Jan 11 Written By Sarah Aborn
Richard Strozzi Heckler, a pioneer in the field of embodied leadership, teaches that humans have three basic needs: safety, belonging (or connection), and dignity (or a sense of significance). These qualities correspond physically through the ways in which we inhabit our depth, width, and length, respectively.
When one or more of these basic needs is compromised, we will adapt our bodies as an attempt to procure those qualities.
If we grew up in a threatening environment where our safety felt compromised, we will likely see this show up in the dimension of our depth. Growing up in an unsafe environment will kick on (and keep on) our Sympathetic Nervous System response - often referred to as fight/flight/fawn. We might respond to this lack of safety by holding back in fear - think caving in at the chest for protection, or situating yourself towards the back of the room or disappearing behind the crowd. Or, the opposite - we might handle lack of safety by protruding forward in some way to establish dominance or begin appeasing, or leave the situation altogether. This often shows up as the head sticking out in front of the body either looking for a fight or an escape route, or ready to start explaining or fawning, if you have learned that this is your best defense tactic. The way we respond just depends on how our personality has developed.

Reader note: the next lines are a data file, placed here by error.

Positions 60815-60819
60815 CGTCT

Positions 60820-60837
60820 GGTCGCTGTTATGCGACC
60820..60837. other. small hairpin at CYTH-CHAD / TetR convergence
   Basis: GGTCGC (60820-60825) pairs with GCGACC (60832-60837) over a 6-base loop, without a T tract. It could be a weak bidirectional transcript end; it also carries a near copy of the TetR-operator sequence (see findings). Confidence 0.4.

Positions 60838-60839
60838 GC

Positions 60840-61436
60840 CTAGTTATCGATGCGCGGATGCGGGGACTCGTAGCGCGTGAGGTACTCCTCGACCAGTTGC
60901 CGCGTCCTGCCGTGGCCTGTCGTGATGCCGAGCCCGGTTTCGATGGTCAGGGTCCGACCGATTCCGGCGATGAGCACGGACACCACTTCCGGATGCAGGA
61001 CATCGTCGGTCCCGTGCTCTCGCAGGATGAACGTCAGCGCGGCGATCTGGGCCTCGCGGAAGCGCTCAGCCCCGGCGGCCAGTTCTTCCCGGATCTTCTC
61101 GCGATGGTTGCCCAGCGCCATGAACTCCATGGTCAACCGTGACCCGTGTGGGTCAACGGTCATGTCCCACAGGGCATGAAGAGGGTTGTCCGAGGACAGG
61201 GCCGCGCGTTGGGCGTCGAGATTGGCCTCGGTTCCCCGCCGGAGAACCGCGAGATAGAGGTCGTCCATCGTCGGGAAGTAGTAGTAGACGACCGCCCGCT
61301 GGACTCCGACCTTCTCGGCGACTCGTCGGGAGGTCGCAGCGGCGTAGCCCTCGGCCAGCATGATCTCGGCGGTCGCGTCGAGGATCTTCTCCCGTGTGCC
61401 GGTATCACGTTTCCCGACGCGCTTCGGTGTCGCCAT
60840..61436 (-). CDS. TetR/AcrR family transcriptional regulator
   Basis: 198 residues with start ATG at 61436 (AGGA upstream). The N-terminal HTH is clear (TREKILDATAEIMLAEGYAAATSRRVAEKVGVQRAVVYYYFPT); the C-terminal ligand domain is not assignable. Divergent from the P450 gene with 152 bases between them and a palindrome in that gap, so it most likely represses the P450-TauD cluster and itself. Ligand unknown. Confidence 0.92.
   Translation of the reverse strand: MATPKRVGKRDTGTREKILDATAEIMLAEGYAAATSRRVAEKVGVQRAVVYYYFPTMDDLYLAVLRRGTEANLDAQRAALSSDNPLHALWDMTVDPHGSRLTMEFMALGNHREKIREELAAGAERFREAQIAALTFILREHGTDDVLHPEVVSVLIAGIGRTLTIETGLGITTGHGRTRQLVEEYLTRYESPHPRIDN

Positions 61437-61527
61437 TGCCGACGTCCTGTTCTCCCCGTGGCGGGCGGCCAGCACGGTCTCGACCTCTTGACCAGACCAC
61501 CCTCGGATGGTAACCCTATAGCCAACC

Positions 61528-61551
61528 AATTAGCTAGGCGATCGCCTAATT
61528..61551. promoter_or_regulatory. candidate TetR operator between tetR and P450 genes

If we lack a sense of belonging, it may show up in the width of our bodies as a narrowing in our shoulders or hips as a way to take up less space... space that we feel we aren't worthy of, or we might just feel a slight numbness in our sides. Or, perhaps we will overcompensate by getting as wide as possible.
And if we felt unimportant in our formative years, it is likely that this will be reflected in our length - either we shrink down or stretch up, depending on our personality type. Take a moment now to sit or stand in a natural way. Give yourself a few deep breaths as you notice how you are landing in these three dimensions of depth, width, and length.
These postures, or conditioned tendencies, that our systems have adopted since childhood have been seeking to protect us and/or get our needs met, and are based on our beliefs about ourselves and the world. These embodied beliefs become hard-wired throughout our nervous systems, innervating our muscular systems, skeletal systems, endocrine, cardiovascular, respiratory, etc., which all send messages back to the brain. This can create a negative feedback loop in terms of how safe our bodies are making our brains feel and vice versa. Thanks to neuroplasticity (which got us to these hard-wired positions in the first place), we still have the ability to re-structure how we show up to the world in our bodies and being, catalyzing enormous potential for foundational healing and soul evolution.
Neurons that are used frequently develop stronger connections while those that are rarely or never used eventually die away. We can do some incredible pruning of our neural networks by way of the body, to intentionally affect this primal circuitry. The way to approach our hard-wired survival strategies (that have actually worked, by the way) we must begin with unconditional self-love and acceptance. If we go into it seeing ourselves as broken and in need of changing, our ego/sense of identity will skillfully resist, as the ego’s very existence depends upon our belief systems remaining at status quo.
From this place of acceptance, we can then lovingly invite our bodies and breath towards our center. The more we practice these moves, the more we develop muscle memory around this updated, embodied consciousness. Once our muscle memory is shifted, it becomes our default response to stressful, triggering situations.